Think You Don’t Need Moving Insurance? Here’s Why You May Want to Reconsider

published Dec 30, 2023
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Woman watering her plants in the process of moving house
Credit: Getty Images/ Justin Lambert

Between packing, organizing, cleaning, and finding a new place to live, moving is stressful all around. But it can feel extra daunting if you’re moving to a new region or state, which means you may need to hire movers to help you pull it off. When you do, the last thing you want to be worried about is whether they’ll damage or lose some of your most prized possessions along the way.

Enter moving insurance, which can help you hedge against some of this uncertainty.

“Simply put, moving insurance protects your assets during a move,” says real estate agent Karen Kostiw.

But before you start bubble-wrapping your dishware, there’s a lot to consider about moving insurance. Here’s what you need to know.

Moving Insurance Basics 

Federal law requires moving companies to offer two types of moving insurance for interstate moves. (Many also offer these for intrastate moves, too, but you’ll want to double check with the moving company.) 

One, called released value protection, is included at no extra charge, according to the Federal Motor Carrier Safety Administration, which is an arm of the U.S. Department of Transportation. This minimal protection means your mover is responsible for reimbursing you 60 cents per pound for any item that gets lost or damaged in transit. This isn’t ideal, because some of the most expensive items you own are likely also the lightest — like your laptop or your TV.

“Most moving companies will offer you very basic coverage based on the weight of the item instead of the actual value,” says real estate broker Adjina Dekidjiev. “If a TV is broken, basic coverage will only cover a small portion of the value.”

The other option is called full value protection and it’s more robust. With this type of coverage, your movers will have to repair, replace, or reimburse you for the full value of your belongings. You have to pay extra for this insurance, but the cost varies from company to company, so be sure to ask about full value protection when you’re getting estimates or quotes from different movers.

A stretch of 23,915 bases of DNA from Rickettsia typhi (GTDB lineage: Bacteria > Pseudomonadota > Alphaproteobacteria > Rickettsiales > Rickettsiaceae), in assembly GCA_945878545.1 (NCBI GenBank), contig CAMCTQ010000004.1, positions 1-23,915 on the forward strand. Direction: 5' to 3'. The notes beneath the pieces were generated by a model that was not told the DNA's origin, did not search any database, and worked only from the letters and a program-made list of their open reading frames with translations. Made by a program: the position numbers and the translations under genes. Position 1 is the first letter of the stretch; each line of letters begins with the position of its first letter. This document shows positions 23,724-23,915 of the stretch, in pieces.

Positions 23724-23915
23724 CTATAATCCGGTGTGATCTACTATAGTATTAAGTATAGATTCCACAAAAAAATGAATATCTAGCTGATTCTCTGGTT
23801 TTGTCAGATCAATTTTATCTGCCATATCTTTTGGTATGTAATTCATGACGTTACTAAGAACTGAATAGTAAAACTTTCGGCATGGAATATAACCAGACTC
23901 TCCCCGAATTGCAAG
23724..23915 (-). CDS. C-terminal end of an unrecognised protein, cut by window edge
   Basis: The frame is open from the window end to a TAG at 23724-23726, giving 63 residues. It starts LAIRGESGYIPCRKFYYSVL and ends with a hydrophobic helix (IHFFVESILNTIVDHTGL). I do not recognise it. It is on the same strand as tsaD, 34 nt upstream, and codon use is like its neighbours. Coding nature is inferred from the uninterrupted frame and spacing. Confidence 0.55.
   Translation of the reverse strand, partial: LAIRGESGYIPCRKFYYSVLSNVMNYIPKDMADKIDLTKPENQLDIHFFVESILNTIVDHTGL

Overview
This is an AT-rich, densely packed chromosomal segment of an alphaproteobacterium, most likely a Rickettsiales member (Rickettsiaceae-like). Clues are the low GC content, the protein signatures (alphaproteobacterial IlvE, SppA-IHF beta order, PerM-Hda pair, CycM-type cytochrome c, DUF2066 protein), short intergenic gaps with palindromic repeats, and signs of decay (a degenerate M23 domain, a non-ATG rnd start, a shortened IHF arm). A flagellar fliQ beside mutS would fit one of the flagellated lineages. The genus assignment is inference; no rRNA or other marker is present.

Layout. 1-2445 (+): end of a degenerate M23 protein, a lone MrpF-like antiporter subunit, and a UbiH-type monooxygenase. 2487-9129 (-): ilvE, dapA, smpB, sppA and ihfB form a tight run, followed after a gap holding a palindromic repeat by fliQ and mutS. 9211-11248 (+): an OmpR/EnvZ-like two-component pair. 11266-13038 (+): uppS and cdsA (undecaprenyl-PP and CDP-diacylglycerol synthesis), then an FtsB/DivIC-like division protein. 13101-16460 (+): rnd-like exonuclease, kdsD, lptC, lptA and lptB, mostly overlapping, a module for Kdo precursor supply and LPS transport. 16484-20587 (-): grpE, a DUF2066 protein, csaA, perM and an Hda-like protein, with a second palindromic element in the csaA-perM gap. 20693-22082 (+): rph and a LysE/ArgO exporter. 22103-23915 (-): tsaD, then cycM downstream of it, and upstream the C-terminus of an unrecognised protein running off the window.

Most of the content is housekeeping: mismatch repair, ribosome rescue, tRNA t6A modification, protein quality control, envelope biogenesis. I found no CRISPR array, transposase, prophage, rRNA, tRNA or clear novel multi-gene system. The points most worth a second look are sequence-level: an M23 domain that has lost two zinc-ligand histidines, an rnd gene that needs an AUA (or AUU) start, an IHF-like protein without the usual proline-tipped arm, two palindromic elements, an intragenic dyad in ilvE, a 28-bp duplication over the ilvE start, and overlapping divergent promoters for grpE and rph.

Beyond these two options, some moving companies may also offer optional third-party liability insurance. Under this type of plan, the movers still need to reimburse you for 60 cents per pound, but then the third-party insurance company will cover some or all of the rest of the costs, depending on the type of plan you buy. 

You can also buy third-party coverage yourself, from companies like Relocation Insurance Group and Baker International.

Is Moving Insurance Worth It?

The answer to this question is a highly personal one — and it all boils down to how much you want to protect your belongings. If you’ll be transporting art, jewelry, or family heirlooms, then you probably want to spring for coverage just to be safe.

“Moving insurance is worth the investment when you have valuables to protect,” says Kostiw. 

It’s also worth noting that your homeowners or renters insurance policy might offer some protection for moves, says real estate agent Mary Hall Mayer. But it’s best to contact the company and ask them about your specific policy — hypothetically, what types of circumstances would be covered, and what would not?

“There’s more to think about than you would imagine,” she says. “While no one wants to pay for mover’s insurance on one that’s already covered under a homeowner’s policy, you want to be sure that you are covered for what your homeowner’s policy won’t pay.”

Insurance aside, you should also think long and hard about which items you pack into the truck and which ones you keep with you during the move instead. 

“While I typically advise clients to buy the extra insurance for their moves, I also urge them to be realistic,” says Amanda Wiss, founder Urban Clarity, a New York City-based home organizing company. “Insurance will technically cover the physical cost of a broken item, but once an item is broken, it’s still broken. Maybe even consider moving certain items yourself if you’d like to keep them under careful watch.”